Dir. by Adam Resnick - 1 hr. 20 min.
by Clayton Hollifield
There has to be a reason why I liked this movie enough to buy it on DVD, but I'm having a difficult time remembering what that reason was. I also don't remember when I got it, but it's been in my DVD library for quite a while. I have watched this film at least a couple of times over the years, but not in a long time. Thankfully, I can now put the DVD on my culling stack, soon to be available at a very reasonable price on eBay.
I'm honestly baffled as to why I have "Cabin Boy," it's not a very good movie. It took me three sessions to work through this eighty-minute film (the first interrupted because my Blu-Ray player is being unreliable, the second interrupted because I fell asleep), and let me recommend that you do not view "Cabin Boy" on a big screen. The DVD is a low-budget affair, firmly in line with the movie itself. On a sixty-inch screen, you will see every bit of dirt and every scratch on the print that they digitized "Cabin Boy" from. That's not to say there's a ton of gloss here, but on a more modestly-sized screen, these problems aren't as apparent.
Nor is it a very funny movie. Chris Elliott can be very funny, but his character seems designed to be off-putting. He plays a Fancy Lad, Nathanial Mayweather, who accidentally boards the wrong ship after graduating the Fancy Lad academy. The set-up isn't bad, a fop accidentally boarding a fishing vessel dubbed "The Filthy Whore," but for the most part, there's just nothing there. It feels like a sketch-comedy bit extended out as far as possible to reach feature-film length. The fisherman aren't very funny; the actors are fine, but they don't have much to work with, and they don't really work well off of Elliott. The only bits that were actually funny were the scenes between Nathanial and Trina (Melora Walters), and to a lesser extent, the scene between Nathanial and Calli (Ann Magnuson). But the bulk of male-male interactions in "Cabin Boy" just don't work. Part of that is that it's impossible to sympathize with Nathanial, between his condescension and deliberately irritating voice, and the other part is that none of the other characters (save for Andy Richter's) are anything beyond stock. Stock characters aren't a kiss of death, but when the lead role is irritation and doesn't hold you're interest, all the flaws of the film are a bit more apparent.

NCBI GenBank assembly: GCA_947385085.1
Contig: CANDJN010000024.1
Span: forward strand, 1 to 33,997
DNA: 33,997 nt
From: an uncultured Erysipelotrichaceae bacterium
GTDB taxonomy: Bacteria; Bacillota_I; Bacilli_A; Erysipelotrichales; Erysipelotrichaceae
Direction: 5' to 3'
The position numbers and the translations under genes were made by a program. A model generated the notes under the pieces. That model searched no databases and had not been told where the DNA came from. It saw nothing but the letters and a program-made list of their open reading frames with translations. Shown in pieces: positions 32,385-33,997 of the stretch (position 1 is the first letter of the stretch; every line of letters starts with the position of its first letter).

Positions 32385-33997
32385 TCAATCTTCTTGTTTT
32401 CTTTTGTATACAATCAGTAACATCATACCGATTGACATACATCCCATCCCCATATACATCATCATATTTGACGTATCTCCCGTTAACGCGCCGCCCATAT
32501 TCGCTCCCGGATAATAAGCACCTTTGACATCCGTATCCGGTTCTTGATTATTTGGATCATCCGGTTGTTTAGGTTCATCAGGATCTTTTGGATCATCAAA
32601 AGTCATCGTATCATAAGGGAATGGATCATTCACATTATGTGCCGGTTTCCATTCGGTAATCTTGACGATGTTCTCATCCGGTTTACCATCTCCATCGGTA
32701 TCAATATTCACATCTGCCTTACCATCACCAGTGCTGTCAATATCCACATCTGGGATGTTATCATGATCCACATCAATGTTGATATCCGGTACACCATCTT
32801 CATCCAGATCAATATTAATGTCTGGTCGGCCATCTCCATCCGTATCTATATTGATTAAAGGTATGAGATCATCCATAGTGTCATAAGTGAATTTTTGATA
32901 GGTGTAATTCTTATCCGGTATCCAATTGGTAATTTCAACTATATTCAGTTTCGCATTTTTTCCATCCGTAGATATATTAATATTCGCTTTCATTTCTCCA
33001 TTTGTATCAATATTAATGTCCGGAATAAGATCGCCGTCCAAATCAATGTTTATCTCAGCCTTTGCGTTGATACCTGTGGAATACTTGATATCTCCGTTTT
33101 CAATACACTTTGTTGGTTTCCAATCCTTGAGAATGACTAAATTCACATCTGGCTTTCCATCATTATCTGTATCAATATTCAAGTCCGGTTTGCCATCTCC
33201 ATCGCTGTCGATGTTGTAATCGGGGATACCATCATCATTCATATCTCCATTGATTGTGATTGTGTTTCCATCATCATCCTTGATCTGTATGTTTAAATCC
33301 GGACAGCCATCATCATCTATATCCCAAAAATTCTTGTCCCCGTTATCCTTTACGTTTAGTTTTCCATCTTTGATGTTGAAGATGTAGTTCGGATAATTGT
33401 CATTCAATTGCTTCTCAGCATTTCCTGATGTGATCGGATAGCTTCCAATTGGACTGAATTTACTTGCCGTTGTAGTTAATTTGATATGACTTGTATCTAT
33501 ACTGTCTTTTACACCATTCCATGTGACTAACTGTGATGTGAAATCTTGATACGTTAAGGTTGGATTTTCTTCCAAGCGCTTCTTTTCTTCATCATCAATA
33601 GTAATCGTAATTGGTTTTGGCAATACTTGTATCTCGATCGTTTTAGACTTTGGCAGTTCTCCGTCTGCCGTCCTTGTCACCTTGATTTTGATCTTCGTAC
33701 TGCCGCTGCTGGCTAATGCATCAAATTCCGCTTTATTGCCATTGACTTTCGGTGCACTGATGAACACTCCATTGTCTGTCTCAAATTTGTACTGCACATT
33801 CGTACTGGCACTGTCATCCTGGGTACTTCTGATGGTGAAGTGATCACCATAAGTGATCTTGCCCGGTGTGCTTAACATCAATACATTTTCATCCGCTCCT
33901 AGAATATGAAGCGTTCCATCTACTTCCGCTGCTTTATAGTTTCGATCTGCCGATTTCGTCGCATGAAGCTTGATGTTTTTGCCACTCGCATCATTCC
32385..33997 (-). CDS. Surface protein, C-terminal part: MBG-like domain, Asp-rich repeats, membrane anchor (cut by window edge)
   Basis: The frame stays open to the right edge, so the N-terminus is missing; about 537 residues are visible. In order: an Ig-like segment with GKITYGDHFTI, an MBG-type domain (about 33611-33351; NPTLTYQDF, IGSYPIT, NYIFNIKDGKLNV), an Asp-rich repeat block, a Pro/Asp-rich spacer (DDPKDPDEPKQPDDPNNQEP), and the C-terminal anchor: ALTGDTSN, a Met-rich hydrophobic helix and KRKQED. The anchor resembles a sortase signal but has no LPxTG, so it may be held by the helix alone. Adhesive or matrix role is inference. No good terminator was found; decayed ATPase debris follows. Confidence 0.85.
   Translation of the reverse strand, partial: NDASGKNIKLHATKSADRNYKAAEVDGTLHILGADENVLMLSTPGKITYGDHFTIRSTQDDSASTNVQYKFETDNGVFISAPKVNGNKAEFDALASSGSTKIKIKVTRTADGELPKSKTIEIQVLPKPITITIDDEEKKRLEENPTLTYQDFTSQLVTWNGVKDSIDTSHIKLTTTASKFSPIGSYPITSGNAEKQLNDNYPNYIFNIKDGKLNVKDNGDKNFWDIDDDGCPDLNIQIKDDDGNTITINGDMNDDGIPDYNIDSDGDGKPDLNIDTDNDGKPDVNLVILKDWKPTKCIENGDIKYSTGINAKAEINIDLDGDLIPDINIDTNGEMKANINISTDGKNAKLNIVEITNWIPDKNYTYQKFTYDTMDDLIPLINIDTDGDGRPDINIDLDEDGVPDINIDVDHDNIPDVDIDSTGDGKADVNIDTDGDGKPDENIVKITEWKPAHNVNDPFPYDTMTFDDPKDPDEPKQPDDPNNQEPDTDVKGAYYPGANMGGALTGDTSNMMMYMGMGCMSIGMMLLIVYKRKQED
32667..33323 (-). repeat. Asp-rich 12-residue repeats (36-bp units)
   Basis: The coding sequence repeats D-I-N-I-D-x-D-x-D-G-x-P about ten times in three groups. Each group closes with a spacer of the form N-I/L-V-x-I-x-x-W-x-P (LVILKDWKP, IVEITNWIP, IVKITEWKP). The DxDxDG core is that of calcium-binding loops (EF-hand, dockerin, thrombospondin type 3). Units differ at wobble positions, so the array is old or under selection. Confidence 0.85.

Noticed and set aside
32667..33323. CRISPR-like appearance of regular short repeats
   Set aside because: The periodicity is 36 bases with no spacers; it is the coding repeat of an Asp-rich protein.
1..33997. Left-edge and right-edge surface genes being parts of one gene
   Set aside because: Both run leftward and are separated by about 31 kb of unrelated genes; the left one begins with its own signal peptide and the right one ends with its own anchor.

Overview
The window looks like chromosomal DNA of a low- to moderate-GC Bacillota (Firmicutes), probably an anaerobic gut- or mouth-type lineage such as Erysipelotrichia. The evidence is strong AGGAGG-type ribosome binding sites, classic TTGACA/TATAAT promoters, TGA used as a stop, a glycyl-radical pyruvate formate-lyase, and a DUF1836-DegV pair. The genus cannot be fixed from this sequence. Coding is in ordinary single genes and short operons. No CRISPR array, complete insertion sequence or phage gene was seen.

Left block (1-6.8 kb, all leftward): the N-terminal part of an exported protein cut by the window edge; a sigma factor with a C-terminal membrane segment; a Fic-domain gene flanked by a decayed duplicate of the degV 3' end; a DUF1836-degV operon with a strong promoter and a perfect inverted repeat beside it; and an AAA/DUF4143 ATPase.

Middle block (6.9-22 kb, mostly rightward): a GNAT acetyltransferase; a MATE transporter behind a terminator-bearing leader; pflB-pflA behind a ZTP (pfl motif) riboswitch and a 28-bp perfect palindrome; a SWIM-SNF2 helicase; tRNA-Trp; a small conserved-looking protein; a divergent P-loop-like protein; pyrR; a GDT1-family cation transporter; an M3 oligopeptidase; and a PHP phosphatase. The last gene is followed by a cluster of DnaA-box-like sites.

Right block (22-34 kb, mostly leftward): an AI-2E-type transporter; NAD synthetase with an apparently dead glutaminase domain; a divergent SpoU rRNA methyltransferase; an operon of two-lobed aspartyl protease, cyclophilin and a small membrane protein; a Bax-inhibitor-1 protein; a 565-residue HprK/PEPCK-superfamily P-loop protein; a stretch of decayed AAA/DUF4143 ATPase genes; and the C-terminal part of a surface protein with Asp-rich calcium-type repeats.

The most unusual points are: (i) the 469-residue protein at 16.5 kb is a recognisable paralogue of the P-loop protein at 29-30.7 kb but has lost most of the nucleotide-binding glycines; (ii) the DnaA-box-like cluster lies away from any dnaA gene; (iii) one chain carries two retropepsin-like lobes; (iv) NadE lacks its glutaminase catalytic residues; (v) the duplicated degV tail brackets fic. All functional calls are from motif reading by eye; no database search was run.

So was there anything good here? Andy Richter's mentally-slow character is pretty good, and David Letterman's cameo is decent as well. There's an un-credited appearance by Alfred Molina, as well. Beyond that, like I wrote before, most of what I laughed at was between Nathanial and Trina. If that had been the focus of the film (instead of late act-two relief from a cinematic sausage-fest), it would have been much, much funnier.
I guess if I had to sum up "Cabin Boy" in one word, it would be "stupid." And not a clever kind of stupid that is used to satirize something else (like "Beavis and Butt-Head," for instance), and not a train-wreck kind of stupid (like "Jackass"), either. It's just dumb and aimless, missing both any characters to root for and any reason to care if any of them do anything at all. Obviously, my virtue of my owning this film on DVD, I must not have always felt that way, but boy did it ever fall flat on this viewing.
1.5 / 5 - DVD